It’s nothing short of a miracle and will bring about dramatic change in Canada.
The path to a Canada-European Union trade deal has faced several roadblocks in recent months.
CETA was initially about growth and prosperity, and how to facilitate more trade across the Atlantic.
In the end, however, it could be ratified not for what can be gained but what would have been lost. Europe is saving global face. And Canada has an opportunity to recalibrate whole industries, and its trading ambitions in agriculture and food products.
While Canada remains a relatively insignificant trading player globally, Europe needed to signal to the rest of the world that it remains open for business, despite its recent internal problems.
As well, Russian embargoes have left the EU desperate for new markets for their food products.
And CETA may well ease the deflationary pressures Europe has been feeling for some time.
With Great Britain’s exit from the EU, the potential gains from CETA for Canada are not as significant. But better access to Europe is still good news.
Canada’s cattle and hog industries are desperate to reach new markets, and CETA will help.
In addition, Canada’s supply management sectors will receive a badly-needed wakeup call from CETA. The influx of high-quality, more affordable dairy products will force Canada’s dairy industry to redefine itself within a more competitive landscape. Canada’s domestic dairy processors have been preparing for this for years. Massive investments from Saputo, Agropur and others have changed the structure of the processing industry.
But many of Canada’s 11,000 dairy farmers are concerned about the future of the quota system. While some adjustments have been made by provincial boards in recent years, it’s not nearly enough. More trade-focused programs are needed, as are ways to make dairy farmers more competitive.
Supply management is about producing what Canada needs. The quota system allows producers to be confident about markets and income. And high tariffs on imports keep foreign products away from Canadian consumers. It’s a simple system that has long drawn heavy criticism from most of the industrialized world.
CETA will change that, allowing European cheese to enter the Canadian market exempt from tariffs. That will result in a market loss for a small portion of Canada’s milk production. And even that small loss could destabilize Canada’s entire dairy system.
And that’s just the tip of the iceberg, since every Canadian province has endorsed CETA (under the previous federal government).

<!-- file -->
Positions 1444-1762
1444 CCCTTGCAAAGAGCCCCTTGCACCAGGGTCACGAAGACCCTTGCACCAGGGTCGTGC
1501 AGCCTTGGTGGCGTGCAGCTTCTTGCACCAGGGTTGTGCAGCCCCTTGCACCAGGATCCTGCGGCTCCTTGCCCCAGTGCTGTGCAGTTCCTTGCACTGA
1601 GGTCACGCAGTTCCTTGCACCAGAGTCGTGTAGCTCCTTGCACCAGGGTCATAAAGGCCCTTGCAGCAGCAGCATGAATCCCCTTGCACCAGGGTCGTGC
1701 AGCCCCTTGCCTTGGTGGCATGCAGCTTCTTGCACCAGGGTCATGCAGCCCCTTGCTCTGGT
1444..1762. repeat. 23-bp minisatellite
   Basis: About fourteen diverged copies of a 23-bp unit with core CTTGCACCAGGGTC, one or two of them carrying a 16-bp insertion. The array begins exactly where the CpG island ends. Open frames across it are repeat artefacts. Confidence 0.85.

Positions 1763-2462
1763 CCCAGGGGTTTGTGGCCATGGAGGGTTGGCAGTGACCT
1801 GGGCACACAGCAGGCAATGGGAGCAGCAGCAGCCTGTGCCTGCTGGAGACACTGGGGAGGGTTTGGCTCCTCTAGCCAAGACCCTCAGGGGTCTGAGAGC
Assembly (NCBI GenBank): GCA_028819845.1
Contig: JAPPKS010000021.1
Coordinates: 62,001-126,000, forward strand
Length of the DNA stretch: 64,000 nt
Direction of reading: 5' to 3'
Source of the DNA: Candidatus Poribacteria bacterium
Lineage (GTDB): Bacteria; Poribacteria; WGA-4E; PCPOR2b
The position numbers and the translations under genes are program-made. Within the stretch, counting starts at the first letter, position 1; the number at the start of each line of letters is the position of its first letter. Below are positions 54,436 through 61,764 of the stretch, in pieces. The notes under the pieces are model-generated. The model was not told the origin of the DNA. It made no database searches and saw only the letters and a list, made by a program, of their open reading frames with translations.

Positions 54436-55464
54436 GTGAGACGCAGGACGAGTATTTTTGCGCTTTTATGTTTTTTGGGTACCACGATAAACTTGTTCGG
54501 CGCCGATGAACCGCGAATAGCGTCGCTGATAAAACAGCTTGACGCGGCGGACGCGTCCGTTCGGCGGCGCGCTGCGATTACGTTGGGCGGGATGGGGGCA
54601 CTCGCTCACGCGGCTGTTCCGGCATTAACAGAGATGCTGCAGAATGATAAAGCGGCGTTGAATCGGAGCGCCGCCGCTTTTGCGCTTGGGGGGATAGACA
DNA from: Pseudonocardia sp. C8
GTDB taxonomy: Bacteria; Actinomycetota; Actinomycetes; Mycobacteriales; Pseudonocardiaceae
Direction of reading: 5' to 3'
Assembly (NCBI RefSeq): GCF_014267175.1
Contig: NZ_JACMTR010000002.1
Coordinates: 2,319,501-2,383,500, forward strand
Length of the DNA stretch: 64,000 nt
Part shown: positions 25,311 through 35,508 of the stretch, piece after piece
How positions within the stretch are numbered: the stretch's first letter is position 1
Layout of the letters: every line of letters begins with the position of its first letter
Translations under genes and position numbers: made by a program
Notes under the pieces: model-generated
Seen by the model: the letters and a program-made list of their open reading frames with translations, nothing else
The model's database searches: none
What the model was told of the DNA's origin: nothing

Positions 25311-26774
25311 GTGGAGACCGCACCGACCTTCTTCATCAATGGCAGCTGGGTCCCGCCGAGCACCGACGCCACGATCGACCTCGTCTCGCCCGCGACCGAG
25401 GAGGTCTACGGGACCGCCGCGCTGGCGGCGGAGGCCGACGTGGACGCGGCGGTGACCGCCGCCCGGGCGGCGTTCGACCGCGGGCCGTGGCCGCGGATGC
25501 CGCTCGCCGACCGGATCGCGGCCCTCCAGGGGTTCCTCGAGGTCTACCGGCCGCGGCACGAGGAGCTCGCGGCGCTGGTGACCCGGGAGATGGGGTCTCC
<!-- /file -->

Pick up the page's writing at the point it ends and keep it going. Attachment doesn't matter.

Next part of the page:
But it’s not all bad news. CETA will force long-overdue supply management reform. Dairy farmers have long been led to believe that the status quo serves their interests best. But Canada has lost more than 30,000 dairy farms under supply management, so it’s time government and industry worked on a comprehensive plan to allow the Canadian dairy industry to become more competitive. A recent report suggests that Swiss dairy farmers are the least competitive in the world. Canadians are a close second.
In the face of more European competition, Canada’s dairy sector will desperately require reform to survive.
CETA will be a catalytic force for change, and the federal government will need to contend with years of fiscal and socio-political baggage.
Prime Minister Justin Trudeau’s mandate letter to the minister of agriculture a year ago didn’t mention anything remotely close to reforming Canada’s archaic supply-management practices. But a complete overhaul must now happen and Ottawa’s leadership will be key.
As the deadline for ratification of CETA loomed, the government’s inexperience in diplomacy and global negotiations was painfully obvious. In fact, the government hasn’t shown much desire for trade negotiations in general.
That’s not very reassuring for those looking to Ottawa for leadership in reforming the supply management regime.
Patience and reserve are particularly important when it comes to ever-contentious agricultural trade.
The long, painful road to ratifying CETA is not over and much work will need to be done even after ratification. That will require a more mature, thoughtful approach by the government. Canada’s dairy farmers, and many others, should expect at least that.
Because dramatic change is coming to Canada and we must be prepared.
Dr. Sylvain Charlebois is senior director of the agri-food analytics lab and a professor in food distribution and policy at Dalhousie University.